I have been slacking. Mostly because .... I guess I'm lazy. I do have a backlog of images that are asking politely to be posted somewhere... maybe someone will like them? What if no one really cares? Will that have an impact? Should it have an impact? Should our creativity be influenced by someone liking or disliking or simply not caring about the images we create
I have completely forgot about out BC Trip last summer. I guess I didn't finish telling you all about it, and the pictures were just sitting in my dropbox collecting layers of dust
Coming back from Long Beach we had to stop at the famous Cathedral Grove. It's a very old forest located in MacMillan Provincial Park. The trees there are hundreds of years old, and so tall one could say they touch the sky. It's one of the most beautiful and humbling places we have visited. To think that these trees have been standing there since the middle ages, is uncanny. Even though there are a lot of people visiting, the place is strangely quiet. One could say it's a spiritual experience. I guess that's why it's called the Cathedral Grove.
Capturing the Grove
Trying to capture the Grove is not an easy task. You have to have a very wide lens and lots of space to be able to catch one of these tree giants in entirety. It's almost impossible, because there is almost no room along the paths to back away far enough. Even at 15mm it wasn't enough. Still, the experience is well worth the trip. Highly recommend you stopping by, and enjoy the quiet of time. It's amazing.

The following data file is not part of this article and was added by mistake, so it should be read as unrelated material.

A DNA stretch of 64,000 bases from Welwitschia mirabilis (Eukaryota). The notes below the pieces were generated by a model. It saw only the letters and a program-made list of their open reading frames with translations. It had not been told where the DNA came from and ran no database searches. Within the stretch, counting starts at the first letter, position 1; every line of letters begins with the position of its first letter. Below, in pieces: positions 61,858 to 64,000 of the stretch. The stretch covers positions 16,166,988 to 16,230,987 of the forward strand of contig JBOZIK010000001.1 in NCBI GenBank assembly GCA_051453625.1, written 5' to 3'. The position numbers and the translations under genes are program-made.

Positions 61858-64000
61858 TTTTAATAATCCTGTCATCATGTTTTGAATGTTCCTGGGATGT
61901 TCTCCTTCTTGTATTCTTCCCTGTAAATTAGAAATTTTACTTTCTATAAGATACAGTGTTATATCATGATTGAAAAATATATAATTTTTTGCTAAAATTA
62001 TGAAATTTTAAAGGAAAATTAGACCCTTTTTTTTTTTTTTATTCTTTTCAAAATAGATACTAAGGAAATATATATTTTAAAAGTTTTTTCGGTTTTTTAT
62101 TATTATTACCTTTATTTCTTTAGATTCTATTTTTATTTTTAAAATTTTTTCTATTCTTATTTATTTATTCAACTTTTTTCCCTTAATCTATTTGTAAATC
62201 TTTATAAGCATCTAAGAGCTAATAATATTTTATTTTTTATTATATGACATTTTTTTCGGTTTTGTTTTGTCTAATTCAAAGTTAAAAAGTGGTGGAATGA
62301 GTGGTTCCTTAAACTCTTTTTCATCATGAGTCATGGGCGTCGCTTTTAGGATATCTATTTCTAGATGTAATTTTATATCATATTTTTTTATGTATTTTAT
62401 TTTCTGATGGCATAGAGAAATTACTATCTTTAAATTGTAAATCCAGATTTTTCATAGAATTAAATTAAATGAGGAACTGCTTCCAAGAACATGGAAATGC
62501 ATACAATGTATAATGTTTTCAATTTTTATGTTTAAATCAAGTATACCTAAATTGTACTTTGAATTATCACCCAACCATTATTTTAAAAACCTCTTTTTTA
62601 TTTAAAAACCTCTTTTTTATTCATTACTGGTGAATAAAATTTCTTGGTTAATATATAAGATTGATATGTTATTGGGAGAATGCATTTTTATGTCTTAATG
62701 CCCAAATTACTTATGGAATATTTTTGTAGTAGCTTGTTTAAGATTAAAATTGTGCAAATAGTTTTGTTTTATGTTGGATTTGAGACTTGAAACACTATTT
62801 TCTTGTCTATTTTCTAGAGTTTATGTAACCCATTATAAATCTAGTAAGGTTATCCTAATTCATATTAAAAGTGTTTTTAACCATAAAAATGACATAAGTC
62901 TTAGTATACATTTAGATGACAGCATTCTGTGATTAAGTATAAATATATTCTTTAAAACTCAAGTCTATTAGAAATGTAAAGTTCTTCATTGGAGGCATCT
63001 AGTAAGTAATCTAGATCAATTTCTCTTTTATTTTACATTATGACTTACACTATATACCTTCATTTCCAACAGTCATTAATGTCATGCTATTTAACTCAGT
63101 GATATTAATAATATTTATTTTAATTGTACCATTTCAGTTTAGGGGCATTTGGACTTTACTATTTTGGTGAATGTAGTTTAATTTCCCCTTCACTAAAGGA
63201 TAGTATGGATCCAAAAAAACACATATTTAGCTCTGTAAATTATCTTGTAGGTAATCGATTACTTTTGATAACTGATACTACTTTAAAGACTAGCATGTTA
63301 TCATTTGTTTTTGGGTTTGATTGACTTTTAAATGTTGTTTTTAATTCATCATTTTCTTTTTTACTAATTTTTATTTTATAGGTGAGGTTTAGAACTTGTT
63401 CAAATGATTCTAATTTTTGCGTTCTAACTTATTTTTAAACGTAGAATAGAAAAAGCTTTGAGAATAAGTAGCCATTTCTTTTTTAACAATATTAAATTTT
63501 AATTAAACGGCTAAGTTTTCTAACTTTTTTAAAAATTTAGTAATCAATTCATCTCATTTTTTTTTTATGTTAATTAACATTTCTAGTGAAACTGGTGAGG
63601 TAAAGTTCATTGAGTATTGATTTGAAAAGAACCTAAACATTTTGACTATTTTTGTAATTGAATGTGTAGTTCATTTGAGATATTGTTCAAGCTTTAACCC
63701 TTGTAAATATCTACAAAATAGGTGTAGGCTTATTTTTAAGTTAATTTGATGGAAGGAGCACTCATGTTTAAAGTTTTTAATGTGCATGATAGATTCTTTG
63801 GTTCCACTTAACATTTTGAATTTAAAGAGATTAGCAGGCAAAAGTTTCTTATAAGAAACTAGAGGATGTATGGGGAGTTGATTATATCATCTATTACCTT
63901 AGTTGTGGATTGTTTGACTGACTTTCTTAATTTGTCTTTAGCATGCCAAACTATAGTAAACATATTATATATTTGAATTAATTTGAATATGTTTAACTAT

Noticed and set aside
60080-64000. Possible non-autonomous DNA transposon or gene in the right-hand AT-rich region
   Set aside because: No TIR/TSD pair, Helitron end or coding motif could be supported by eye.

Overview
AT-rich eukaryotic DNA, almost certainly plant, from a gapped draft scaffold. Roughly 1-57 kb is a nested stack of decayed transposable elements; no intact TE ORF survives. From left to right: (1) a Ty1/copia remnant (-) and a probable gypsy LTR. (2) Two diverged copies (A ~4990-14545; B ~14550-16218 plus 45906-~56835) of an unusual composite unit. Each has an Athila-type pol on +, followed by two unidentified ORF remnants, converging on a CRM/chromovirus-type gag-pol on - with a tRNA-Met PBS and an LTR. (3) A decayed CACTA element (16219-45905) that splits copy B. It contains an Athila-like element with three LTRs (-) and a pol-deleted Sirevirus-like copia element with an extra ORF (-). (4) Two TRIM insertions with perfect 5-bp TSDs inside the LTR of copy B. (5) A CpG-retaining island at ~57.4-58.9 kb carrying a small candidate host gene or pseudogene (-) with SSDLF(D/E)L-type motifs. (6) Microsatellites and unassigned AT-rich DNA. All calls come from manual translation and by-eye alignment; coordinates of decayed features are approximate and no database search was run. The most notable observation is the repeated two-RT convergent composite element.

Traveling British Columbia - Landscape Photography
Driving close to the coast for a sunset spot, proved to be quite difficult. We have made a couple of bad decisions and ended up in many private driveways, with no access to the shore. We thought at the start that by the ferry terminal we should find some part of a beach that we can photograph the sunset. Not so.
After close to 2 hours of driving back and forth, we finally managed to find a tiny little beach, that wasn't marked private. Problem was we still had plenty of time before we can try out landscape photography skills on a local sunset. So we found a spot and waited, and waited, and waited. During that wait, Kasia read books and I observed people around me. I tried to photograph them, but our location did not give us a lot of chances. Here is what I came up with that day. Enjoy!
It is truly a wonderful experience to welcome a new day in the mountains. We were lucky to be able to do just that during our recent trip to Banff National Park just before Christmas. The changing colors of the sky, reflected in little pools of open water at Vermilion Lakes made it all seem like the most exotic place, even though we have visited it so many times before.. Met a few photographers who, having the same idea, were already positioned in various places along the lakes capturing all those colors of a beautiful solstice morning. Experiencing such natural splendor makes landscape photography even more enjoyable. Even though you are spending long time outside, in the cold, you are rewarded with such wonderful views that it is all worth it! I have managed to shoot a few close ups, too (can't really help myself, you know ;D) I have also been finally able to play with Sony NEX-6 and NEX-7 during this trip enjoying not having to drag my heave Canons along and must say, I do like the results. I hope you do, too ;D.
One could say that winter is officially done. As my wife pointed out in her post of a first proper Alberta landscape sunset, the wait is finally over. I think it is safe to say, that we are back to the big Alberta skies, and perfect time for more spring and summer Alberta landscapes. It is so nice to be able to go out, in a T-shirt and feel the warmth of a setting sun, smell of the earth, and hear a high pitched buzz of a mosquito. Yep, they are out there already. It's really unnerving when you are focused on taking that great image, and hear that familiar buzz in your ear. Do I swat it and ruin the image, or wait it out?? Times likes these I'm glad I have a digital camera.